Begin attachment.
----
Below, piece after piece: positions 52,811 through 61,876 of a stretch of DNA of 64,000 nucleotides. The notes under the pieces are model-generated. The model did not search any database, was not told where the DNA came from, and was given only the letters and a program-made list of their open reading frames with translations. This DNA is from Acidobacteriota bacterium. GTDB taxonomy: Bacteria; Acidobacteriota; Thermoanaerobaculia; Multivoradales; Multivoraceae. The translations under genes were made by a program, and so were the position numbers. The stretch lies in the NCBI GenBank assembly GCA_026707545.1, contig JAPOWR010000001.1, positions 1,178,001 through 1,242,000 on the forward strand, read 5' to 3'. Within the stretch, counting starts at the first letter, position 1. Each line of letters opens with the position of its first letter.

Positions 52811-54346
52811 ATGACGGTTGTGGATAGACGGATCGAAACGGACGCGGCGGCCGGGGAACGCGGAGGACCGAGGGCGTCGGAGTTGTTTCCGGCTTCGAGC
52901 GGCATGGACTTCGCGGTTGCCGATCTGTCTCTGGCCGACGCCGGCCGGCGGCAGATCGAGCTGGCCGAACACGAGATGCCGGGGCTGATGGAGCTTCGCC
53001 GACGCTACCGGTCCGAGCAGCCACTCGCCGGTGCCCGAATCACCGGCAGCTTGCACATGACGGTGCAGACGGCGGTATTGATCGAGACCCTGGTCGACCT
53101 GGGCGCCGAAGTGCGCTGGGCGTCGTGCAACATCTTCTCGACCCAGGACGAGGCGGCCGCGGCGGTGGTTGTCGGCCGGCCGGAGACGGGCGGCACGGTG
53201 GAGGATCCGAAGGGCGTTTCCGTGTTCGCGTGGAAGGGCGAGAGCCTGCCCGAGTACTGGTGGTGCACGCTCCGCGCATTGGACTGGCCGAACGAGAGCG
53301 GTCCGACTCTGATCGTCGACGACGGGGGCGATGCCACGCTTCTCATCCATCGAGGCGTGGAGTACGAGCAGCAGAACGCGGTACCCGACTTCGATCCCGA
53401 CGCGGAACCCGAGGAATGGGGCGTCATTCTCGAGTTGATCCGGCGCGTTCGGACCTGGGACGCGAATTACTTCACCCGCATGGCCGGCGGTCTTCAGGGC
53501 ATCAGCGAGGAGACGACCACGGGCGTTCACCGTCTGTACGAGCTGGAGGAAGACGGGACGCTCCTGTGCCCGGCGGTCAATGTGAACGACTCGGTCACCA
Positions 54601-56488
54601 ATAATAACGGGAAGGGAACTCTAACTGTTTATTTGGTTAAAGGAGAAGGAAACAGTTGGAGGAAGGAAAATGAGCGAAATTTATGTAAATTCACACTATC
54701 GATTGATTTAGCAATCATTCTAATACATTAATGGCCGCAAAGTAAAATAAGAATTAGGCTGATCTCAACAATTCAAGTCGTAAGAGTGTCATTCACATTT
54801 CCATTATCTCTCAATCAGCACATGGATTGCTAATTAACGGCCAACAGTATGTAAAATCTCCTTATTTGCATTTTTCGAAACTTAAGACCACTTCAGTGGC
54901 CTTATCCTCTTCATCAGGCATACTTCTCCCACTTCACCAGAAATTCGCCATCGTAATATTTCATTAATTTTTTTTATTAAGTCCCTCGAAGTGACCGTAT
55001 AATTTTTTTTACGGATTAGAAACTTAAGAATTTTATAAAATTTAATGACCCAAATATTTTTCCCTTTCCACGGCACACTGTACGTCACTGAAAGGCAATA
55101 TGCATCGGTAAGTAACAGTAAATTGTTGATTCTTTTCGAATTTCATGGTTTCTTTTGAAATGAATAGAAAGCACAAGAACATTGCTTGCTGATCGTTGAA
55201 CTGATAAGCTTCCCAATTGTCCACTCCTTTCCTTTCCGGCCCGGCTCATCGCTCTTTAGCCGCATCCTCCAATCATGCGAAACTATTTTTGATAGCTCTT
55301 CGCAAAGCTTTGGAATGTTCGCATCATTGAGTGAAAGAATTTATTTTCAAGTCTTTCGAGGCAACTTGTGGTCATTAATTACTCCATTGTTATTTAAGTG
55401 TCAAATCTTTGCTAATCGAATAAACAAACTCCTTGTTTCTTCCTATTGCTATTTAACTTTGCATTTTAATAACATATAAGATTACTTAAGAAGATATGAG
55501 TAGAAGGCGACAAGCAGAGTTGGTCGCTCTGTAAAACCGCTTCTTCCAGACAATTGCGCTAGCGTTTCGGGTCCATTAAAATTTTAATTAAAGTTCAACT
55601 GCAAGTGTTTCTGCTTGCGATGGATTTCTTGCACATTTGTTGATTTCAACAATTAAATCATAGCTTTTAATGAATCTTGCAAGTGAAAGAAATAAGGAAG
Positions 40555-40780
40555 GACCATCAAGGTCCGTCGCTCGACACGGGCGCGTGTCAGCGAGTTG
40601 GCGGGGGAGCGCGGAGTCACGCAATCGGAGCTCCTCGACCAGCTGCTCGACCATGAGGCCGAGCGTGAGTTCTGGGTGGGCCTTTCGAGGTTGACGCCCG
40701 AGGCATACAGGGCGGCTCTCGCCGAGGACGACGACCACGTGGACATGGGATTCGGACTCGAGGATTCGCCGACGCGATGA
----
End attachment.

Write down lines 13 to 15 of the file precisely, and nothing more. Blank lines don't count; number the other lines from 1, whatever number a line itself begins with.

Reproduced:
54701 GATTGATTTAGCAATCATTCTAATACATTAATGGCCGCAAAGTAAAATAAGAATTAGGCTGATCTCAACAATTCAAGTCGTAAGAGTGTCATTCACATTT
54801 CCATTATCTCTCAATCAGCACATGGATTGCTAATTAACGGCCAACAGTATGTAAAATCTCCTTATTTGCATTTTTCGAAACTTAAGACCACTTCAGTGGC
54901 CTTATCCTCTTCATCAGGCATACTTCTCCCACTTCACCAGAAATTCGCCATCGTAATATTTCATTAATTTTTTTTATTAAGTCCCTCGAAGTGACCGTAT